At least one clock 140 is provided in the television receiver 100 (one clock shown in FIG. 1). The clock comprises a display 142, a control panel 144, and support circuitry (not shown). The clock 140 is also coupled to the memory device 136 of the controller 130. A clock signal path 148 allows the controller to periodically update the clock 140 with the temporal information extracted from the television signal 110, (e.g., EPG). At each periodic update, the updated time information is stored in the memory 136. Thereafter, the clock continues to count internally until the next transmission of temporal information is sent via the EPG.
In a preferred embodiment, there is a corresponding clock for each television format that contains temporal information. For example, there is a clock for each terrestrial digital broadcast source or digital broadcast satellite source. Other embodiments may include television receivers having a plurality of clocks wherein each clock corresponds to each channel or most popular channels of a television source having temporal information.
The clock 140 serves multiple functions, such as displaying temporal information including the time of day, date, daylight savings time, and time zone. The display may illustratively be an LED display panel or a graphic user interface (GUI), accessible through a control panel 144 or the remote control device 133. Additional clock capabilities may include allowing a user to preset the time or date on the clock 140 when the user, illustratively, desires to record a television program on a specific channel, or prohibit channel selection based upon the time of day. Such channel prohibition may be desirable for the purpose of disallowing children from watching discretional or inappropriate video programs.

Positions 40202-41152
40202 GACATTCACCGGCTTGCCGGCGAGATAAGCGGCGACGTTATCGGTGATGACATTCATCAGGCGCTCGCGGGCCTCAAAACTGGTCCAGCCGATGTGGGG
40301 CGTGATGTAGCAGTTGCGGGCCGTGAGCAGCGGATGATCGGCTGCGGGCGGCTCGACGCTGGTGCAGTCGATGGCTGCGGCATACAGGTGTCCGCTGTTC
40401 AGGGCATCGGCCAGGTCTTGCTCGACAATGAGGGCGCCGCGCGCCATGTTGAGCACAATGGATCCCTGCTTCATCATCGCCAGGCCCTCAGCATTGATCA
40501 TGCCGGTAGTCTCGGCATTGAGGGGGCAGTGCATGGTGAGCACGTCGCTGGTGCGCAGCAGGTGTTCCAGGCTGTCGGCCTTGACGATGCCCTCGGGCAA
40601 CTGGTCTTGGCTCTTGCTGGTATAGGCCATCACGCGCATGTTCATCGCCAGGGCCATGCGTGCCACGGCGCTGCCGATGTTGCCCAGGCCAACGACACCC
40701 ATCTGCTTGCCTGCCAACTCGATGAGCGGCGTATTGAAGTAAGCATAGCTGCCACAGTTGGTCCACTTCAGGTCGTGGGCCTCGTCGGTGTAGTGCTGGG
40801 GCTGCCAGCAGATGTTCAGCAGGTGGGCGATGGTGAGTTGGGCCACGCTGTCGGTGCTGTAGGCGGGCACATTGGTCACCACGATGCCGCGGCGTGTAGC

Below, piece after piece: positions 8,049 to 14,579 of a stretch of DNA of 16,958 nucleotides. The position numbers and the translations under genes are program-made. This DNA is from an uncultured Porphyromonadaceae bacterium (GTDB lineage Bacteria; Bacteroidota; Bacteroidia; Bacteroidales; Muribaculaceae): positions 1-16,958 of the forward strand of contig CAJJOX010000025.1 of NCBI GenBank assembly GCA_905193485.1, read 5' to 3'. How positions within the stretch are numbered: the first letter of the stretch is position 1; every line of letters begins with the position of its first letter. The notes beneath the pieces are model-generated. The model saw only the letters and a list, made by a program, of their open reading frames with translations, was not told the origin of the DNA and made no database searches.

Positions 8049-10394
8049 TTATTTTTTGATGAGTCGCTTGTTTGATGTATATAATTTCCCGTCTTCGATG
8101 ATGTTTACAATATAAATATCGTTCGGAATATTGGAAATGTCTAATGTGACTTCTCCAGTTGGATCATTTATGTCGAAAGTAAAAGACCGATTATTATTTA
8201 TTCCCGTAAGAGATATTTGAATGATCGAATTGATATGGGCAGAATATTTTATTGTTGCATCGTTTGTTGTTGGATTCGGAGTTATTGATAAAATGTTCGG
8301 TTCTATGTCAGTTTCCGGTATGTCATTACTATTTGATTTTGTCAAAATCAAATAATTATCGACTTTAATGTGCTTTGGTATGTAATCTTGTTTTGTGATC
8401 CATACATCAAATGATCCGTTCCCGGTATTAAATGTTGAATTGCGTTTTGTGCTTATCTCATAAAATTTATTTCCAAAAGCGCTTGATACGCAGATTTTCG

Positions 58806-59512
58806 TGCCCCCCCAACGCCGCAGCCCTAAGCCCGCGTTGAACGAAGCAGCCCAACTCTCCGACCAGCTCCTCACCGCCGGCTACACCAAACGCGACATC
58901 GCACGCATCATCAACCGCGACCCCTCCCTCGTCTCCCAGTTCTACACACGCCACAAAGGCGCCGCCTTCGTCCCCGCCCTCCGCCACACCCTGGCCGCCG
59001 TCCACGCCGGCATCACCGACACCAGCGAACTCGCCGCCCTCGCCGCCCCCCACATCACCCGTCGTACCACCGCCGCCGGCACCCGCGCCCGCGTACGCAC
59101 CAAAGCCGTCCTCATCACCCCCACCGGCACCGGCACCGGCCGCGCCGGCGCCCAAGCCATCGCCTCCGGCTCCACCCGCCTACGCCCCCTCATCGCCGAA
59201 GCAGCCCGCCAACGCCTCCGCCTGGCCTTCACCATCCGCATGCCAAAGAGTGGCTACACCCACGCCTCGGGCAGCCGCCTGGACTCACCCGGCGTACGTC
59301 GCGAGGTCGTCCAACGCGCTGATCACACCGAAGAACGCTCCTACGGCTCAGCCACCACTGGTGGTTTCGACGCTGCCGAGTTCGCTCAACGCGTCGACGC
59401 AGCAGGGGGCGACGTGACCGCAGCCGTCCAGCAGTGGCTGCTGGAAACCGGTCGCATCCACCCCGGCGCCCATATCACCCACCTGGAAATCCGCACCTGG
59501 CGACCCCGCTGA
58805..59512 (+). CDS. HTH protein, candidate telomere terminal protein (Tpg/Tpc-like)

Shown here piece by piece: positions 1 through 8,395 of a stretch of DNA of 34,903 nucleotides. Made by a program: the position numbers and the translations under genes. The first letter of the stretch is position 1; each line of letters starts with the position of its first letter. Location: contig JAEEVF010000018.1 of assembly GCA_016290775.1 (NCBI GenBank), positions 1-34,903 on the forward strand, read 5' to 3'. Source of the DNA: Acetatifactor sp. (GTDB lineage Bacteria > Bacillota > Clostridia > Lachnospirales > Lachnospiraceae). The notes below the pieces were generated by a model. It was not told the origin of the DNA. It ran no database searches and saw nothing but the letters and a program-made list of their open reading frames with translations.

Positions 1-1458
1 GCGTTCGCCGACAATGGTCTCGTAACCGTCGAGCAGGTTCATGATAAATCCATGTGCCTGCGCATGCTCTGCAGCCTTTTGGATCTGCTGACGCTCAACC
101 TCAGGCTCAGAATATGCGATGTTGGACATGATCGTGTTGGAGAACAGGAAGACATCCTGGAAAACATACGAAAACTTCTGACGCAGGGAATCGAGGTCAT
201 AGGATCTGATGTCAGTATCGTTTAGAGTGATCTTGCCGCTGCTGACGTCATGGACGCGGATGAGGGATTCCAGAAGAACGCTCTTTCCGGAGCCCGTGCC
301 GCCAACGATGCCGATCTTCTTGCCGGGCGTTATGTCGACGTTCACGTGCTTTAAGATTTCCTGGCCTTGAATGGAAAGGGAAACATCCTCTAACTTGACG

The control panel 144 is used for manually setting the clock's temporal information. Furthermore, the control panel 144 may be accessible through an on-screen GUI or the remote control device 133.
Additionally, a default device 146 is coupled to the clock 140. The default device may illustratively be a button on a control panel or remote control device, or a GUI accessible on the display screen of the television set. The default device 146 allows a user to reset the clock to count time based upon the time zone and daylight savings time components residing in the temporal information included in the television signal 110. After the user has set the time-on the time zone or daylight savings values 140 manually, or changes from a television signal format not containing temporal information to a television signal format having temporal information, the user will not know the exact time components that were sent via the EPG. Therefore, such default device resets the clock 146 based upon whatever temporal information is sent via the television signal 110.